The bishops acknowledged in their statement that calls for a referendum on whether to establish a Constituent Assembly, which is being promoted by the executive branch, is “an aspiration of the Ecuadorian people.”
Nevertheless, they point out, this plan, which has been “enthusiastically adopted by President Rafael Correa,” is opposed by other political factions that have tried to prevent it from taking place, thus leading to a “confrontation between different powers of the State.”
This confrontation, the bishops continued, which is characterized by violent language, disregard for the law, and distortion of the country’s Constitution, “is leading to country to disintegration.” “At this moment we don’t know who to respect or support,” as the administration, the Congress and Courts are all “contradicting each other” and “creating confusion.”
The bishops warned that “one cannot see an adversary in everyone who thinks differently or has a different point of view. Nor can one characterize every different proposal as opposition,” they said.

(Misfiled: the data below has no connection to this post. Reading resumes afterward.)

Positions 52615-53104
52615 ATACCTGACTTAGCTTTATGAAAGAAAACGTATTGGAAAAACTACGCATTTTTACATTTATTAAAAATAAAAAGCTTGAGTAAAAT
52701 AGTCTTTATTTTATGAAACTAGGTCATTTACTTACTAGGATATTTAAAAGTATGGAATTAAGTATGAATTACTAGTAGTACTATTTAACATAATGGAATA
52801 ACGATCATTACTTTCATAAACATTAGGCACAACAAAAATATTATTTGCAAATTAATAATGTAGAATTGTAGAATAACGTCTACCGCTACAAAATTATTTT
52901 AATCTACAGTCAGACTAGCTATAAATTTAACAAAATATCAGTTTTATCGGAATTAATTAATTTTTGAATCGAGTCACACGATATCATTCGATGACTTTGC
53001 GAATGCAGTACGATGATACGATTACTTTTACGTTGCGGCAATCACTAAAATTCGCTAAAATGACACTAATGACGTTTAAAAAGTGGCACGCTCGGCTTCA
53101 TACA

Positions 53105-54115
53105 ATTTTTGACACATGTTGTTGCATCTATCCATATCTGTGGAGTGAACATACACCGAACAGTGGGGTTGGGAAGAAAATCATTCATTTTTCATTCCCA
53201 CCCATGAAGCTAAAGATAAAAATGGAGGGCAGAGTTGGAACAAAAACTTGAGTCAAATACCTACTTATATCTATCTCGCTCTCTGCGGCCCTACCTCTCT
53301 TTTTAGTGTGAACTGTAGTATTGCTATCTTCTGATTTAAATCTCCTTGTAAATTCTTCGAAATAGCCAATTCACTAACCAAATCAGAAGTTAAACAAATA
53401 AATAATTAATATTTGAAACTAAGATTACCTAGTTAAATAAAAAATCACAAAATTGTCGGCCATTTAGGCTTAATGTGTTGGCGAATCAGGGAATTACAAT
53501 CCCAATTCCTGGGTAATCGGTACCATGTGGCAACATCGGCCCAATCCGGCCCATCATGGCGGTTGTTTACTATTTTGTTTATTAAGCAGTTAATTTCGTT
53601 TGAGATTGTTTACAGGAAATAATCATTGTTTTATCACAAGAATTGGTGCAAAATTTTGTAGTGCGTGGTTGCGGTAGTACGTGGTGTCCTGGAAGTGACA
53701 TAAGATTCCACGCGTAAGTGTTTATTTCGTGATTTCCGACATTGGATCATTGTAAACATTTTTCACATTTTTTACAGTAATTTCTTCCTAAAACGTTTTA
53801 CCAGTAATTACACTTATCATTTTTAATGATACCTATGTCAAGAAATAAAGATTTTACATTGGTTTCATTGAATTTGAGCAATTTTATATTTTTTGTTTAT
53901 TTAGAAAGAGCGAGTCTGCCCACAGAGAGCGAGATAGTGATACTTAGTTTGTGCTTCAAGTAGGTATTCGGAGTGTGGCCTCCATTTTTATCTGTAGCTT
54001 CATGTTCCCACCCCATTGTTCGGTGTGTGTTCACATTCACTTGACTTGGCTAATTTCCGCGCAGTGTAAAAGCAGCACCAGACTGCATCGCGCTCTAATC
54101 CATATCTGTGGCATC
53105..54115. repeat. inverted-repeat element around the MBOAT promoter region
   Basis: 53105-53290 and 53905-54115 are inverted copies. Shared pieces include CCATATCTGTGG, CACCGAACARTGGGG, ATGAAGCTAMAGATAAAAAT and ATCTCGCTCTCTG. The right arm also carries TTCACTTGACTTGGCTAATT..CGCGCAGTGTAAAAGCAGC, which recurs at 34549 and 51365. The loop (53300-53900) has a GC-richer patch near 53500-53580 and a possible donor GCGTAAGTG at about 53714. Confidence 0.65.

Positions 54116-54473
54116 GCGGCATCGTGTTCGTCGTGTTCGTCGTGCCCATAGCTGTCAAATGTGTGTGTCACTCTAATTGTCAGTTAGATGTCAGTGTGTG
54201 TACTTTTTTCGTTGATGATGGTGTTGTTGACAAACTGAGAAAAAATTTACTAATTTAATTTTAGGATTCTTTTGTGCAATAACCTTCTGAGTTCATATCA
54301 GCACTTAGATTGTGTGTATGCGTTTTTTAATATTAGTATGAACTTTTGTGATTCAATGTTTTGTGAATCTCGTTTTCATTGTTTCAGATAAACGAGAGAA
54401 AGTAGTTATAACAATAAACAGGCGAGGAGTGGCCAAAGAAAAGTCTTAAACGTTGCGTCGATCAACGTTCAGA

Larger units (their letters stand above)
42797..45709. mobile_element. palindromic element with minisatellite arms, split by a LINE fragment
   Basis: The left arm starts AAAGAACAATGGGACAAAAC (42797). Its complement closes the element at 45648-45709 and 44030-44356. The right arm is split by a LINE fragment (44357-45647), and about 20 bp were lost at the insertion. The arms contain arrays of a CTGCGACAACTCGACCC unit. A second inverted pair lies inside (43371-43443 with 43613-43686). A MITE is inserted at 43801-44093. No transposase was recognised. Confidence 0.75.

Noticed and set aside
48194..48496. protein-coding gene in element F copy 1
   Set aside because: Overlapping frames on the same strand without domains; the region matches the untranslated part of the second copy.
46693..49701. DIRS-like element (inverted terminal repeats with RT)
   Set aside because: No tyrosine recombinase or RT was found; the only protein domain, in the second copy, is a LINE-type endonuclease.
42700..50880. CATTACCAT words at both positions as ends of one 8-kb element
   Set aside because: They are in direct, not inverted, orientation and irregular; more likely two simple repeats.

The bishops encouraged politicians to consider all proposals and to work to establish consensus and unity, “the fundamental aspects of democracy.”
They conclude their statement with a plea “to God to open the minds and hearts of our government leaders to bring closeness, unity and fraternity to all Ecuadorians and to truly build a new homeland and a dignified and upright people.”
.- In a statement entitled, “Let’s Not Destroy the Country,” the Bishops’ Conference of Ecuador has expressed its concern over the growing political tension the country’s government and has called on all sides to come to a consensus in order “to build a new homeland.”